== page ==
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Common Property Theory

  • By: Bob Pokrant
  • In: Green Politics: An A-to-Z Guide
  • Edited by: Dustin Mulvaney & Paul Robbins
  • Subject:Environmental Sociology, Environmental Technology, Policy & Management, Environmental Policy & Law (general)

Common property theory (CPT) refers to a body of cross-disciplinary literature that deals with the historical and contemporary institutional governance and management of valued resources ranging from fisheries and forests to atmospheric sinks, oceans, and genetic materials. CPT was originally developed to understand the problems of managing what are termed common-pool resources. Common-pool resources are valued resources that all can use (principle of the difficulty of exclusion of users) and for which one person's use reduces what is available to others (principle of subtractability or rivalry), thus running the risk of overuse and degradation.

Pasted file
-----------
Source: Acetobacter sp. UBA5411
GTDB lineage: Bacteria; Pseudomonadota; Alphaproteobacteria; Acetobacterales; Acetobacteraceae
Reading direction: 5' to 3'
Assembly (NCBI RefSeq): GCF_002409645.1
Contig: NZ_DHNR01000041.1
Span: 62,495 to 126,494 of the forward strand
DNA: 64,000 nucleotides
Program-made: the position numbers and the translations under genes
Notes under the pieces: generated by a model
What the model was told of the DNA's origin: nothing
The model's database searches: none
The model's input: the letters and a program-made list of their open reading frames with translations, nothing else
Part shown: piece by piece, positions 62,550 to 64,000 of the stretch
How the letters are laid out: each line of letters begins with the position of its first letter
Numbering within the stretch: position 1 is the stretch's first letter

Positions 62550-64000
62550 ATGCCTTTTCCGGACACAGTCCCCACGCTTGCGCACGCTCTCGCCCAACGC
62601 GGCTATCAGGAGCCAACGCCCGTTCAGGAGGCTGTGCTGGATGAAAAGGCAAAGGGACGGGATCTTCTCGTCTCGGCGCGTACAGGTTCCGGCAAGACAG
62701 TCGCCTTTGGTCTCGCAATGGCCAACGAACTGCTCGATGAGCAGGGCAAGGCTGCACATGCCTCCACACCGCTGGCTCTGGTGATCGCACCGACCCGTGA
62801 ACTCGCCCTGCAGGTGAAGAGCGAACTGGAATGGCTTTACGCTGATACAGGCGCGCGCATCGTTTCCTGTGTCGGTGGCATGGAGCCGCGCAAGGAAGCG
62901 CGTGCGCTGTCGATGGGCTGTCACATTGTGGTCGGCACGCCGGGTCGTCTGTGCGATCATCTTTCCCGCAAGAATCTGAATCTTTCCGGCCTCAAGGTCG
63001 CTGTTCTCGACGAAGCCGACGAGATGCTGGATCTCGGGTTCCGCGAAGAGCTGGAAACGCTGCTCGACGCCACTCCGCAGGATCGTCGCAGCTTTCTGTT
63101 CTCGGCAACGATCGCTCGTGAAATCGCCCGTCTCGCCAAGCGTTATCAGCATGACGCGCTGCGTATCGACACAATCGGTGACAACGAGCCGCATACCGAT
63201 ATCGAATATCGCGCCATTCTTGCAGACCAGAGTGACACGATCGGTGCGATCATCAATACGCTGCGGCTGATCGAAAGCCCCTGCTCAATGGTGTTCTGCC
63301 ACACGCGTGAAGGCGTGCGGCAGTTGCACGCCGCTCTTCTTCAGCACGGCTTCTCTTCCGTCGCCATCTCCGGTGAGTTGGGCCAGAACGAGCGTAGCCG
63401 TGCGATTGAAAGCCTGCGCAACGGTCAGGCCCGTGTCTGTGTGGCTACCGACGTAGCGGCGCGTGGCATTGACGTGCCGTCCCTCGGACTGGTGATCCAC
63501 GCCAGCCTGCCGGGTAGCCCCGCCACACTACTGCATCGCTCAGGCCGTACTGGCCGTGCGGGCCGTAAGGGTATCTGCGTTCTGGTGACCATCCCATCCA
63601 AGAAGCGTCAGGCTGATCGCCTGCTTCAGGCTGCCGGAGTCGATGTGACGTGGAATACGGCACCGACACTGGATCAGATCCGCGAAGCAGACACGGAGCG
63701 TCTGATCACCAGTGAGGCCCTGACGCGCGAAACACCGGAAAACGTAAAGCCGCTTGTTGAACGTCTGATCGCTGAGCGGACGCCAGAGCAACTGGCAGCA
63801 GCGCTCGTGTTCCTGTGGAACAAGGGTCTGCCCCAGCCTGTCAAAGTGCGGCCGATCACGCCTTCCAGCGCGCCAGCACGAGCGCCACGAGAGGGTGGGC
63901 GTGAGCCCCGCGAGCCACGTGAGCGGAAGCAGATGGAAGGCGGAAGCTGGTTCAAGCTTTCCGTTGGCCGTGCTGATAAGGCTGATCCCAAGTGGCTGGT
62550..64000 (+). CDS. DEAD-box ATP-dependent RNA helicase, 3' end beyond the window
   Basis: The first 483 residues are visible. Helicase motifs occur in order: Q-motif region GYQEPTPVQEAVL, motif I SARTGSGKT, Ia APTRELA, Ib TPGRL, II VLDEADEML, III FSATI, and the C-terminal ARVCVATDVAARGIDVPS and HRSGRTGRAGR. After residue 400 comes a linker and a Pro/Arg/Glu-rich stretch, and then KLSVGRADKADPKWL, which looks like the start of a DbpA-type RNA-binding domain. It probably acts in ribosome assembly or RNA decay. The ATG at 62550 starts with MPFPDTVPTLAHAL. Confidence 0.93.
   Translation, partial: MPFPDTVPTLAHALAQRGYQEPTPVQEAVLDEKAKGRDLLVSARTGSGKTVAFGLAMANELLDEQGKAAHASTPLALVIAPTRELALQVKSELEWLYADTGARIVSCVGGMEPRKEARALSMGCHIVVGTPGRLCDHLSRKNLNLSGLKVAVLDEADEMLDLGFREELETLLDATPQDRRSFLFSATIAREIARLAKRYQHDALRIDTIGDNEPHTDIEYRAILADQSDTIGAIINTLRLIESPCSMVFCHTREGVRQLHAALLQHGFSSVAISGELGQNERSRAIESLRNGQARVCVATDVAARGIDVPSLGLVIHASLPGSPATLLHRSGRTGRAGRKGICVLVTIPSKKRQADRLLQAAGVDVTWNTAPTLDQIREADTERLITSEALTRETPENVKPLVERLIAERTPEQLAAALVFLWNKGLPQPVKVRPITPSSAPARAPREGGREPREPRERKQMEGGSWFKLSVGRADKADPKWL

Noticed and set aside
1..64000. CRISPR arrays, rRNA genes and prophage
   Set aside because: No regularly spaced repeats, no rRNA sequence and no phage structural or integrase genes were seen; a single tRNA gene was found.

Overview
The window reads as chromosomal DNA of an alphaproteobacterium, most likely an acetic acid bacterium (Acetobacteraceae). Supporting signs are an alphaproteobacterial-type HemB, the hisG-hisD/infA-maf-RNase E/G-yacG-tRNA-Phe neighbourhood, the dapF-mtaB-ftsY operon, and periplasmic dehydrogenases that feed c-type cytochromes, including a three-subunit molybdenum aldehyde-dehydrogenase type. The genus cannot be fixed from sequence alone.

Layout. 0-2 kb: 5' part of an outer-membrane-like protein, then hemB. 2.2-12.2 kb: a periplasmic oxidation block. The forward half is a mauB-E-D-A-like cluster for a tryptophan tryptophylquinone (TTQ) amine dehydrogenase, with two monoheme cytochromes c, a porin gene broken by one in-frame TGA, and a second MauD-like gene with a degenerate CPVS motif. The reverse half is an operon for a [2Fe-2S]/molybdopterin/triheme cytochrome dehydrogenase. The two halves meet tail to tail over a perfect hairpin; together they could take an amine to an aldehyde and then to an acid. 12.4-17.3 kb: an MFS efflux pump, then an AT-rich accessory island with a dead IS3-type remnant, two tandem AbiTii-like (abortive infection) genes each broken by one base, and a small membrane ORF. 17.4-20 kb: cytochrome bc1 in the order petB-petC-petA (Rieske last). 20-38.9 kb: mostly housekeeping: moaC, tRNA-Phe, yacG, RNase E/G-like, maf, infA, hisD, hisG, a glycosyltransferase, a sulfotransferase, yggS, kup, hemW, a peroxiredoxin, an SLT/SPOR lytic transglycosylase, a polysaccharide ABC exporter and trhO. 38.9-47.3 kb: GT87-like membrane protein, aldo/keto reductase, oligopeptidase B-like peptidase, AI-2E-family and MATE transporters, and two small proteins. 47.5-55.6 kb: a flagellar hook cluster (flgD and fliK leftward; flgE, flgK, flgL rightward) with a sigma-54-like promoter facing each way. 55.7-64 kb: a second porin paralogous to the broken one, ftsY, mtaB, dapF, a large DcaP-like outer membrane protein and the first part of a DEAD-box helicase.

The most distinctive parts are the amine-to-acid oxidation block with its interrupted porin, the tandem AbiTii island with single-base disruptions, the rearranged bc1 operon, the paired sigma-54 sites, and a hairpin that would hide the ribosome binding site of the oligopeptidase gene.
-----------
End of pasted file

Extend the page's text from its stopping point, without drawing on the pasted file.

Interest and debate on the special characteristics of common-pool resources and the problems of their management are found throughout history. However, such resources have taken on contemporary significance as a result of ...

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